To the Editor:—
In the article by Cheng et al. 1on the effect of prone positioning on intraocular pressure (IOP) during spinal operations, they reported an increase in IOP from 19 ± 1 mmHg supine baseline to 40 ± 2 mmHg at the end of the procedure in the prone position. The range of IOPs at the end of the case in the prone position was 25 to 54 mmHg. Despite an approximate 47% reduction in ocular perfusion pressure (MAP − IOP) from baseline to the end of the case, and an average duration of 320 ± 107 min, no visual deficits were reported. The very high IOP in this study is difficult to accept at face value.
As the authors pointed out, Lam and Douthwaite 2reported that IOP increased in awake volunteers from 13.5 ± 2.01 mmHg baseline supine to 20.0 ± 3.27 mmHg in the prone position. Why was the initial prone value of IOP (27 mmHg) so much higher in the study of Cheng et al. with anesthetized patients compared to the study of Lam and Douthwaite with awake volunteers? Our studies have also shown lower initial prone values of 18.1 ± 0.8 mmHg, with peak prone IOP values of 24.6 ± 1.1 mmHg. 3It seems that that technical error might be responsible for this difference. One of the most important causes of spuriously high recordings of IOP is inadvertent pressure on the globe while retracting the eyelids. This problem can be difficult to avoid when there is significant periorbital/conjunctival swelling, particularly in the prone position. In addition, contact of the tonometer with the globe must be made at a 90° angle. Failure to perform IOP measurements with these guidelines will result in erroneous values.
Although the authors discuss the possibility that an increased arterial carbon dioxide tension (Paco2) may increase the IOPs, it is unlikely that this would result in IOPs up to 54 mmHg. We have found that the measurement of IOPs during emergence (unpublished data) results in greatly elevated IOPs, similar to normal awakening. 4,5In the study of Cheng et al. , although reportedly not statistically significant, there is a trend toward increasing mean arterial pressure (MAP) at the end of the case (“prone 2” MAP, 84 ± 11 mmHg, and “supine 2” MAP, 91 ± 11 mmHg) compared to the initial supine and prone MAP measurements (“supine 1” and “prone 1” MAPs of 72 ± 7 and 75 ± 9 mmHg, respectively). This is consistent with “lightening” of anesthesia and perhaps early emergence from anesthesia. It is plausible that partial emergence from anesthesia, in conjunction with the technical challenge of retracting edematous eyelids, contributed to the extremely high IOPs observed in this study at the end of the procedure in the prone position.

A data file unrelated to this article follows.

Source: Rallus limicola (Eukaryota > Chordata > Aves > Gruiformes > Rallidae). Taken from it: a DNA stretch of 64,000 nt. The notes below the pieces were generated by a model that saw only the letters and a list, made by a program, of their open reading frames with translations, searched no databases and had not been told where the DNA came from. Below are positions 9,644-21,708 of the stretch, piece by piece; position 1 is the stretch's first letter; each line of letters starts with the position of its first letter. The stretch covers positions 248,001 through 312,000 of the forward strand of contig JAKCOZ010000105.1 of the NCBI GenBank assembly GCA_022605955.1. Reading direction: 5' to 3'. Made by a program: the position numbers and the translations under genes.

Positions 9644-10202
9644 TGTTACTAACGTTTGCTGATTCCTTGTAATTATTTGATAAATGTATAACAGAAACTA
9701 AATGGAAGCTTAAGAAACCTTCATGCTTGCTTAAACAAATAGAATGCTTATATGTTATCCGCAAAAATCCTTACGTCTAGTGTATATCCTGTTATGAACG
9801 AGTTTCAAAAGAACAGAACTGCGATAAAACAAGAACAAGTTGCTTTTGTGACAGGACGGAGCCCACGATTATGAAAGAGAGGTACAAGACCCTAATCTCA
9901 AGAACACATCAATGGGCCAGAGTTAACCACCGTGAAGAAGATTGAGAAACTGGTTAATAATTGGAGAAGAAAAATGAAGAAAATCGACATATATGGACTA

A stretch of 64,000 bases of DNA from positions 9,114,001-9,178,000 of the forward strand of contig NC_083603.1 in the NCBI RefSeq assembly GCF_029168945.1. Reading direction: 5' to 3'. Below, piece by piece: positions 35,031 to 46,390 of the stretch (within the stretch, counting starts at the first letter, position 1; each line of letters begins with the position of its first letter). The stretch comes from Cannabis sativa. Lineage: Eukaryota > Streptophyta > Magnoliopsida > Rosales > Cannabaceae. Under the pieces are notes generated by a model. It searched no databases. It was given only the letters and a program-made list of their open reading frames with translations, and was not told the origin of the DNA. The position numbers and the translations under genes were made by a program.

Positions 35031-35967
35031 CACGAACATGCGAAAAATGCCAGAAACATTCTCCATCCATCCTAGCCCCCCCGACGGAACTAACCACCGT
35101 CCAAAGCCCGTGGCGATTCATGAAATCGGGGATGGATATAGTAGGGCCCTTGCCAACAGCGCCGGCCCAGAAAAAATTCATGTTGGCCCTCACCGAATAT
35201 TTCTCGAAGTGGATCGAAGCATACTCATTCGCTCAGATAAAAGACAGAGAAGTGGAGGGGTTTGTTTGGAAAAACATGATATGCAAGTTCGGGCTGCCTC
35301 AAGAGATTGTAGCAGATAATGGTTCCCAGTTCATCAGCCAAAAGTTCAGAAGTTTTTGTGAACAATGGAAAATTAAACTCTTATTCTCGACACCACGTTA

Another explanation for increased IOP is the effect of fluid administration. With increasing duration of surgery, one would expect greater fluid requirements. The significantly elevated IOP (31 mmHg, “supine 2”) even after return to supine at the conclusion of surgery, suggests this mechanism may be operative. Our studies also demonstrated a statistically significant increase in IOPs at the end of the case (average duration, 450 min) in the supine position (21 ± 1.1 mmHg, SEM), compared to baseline values (12 ± 0.7 mmHg), with very large average estimated blood loss and intravenous fluid administration. 3Unfortunately, this study lacks a control supine group to evaluate this possibility in isolation. Elective supine cases should be matched for duration, estimated blood loss, and quantity of intravenous fluid administration. Given that those cases are difficult to find, it may be acceptable to study IOP in either supine operations of long duration or with comparable estimated blood loss and large intravenous fluid administration. A control group would allow changes in IOP caused solely by position to be evaluated independently of the other factors. The study results, while interesting and relevant, must be interpreted in the absence of these necessary controls.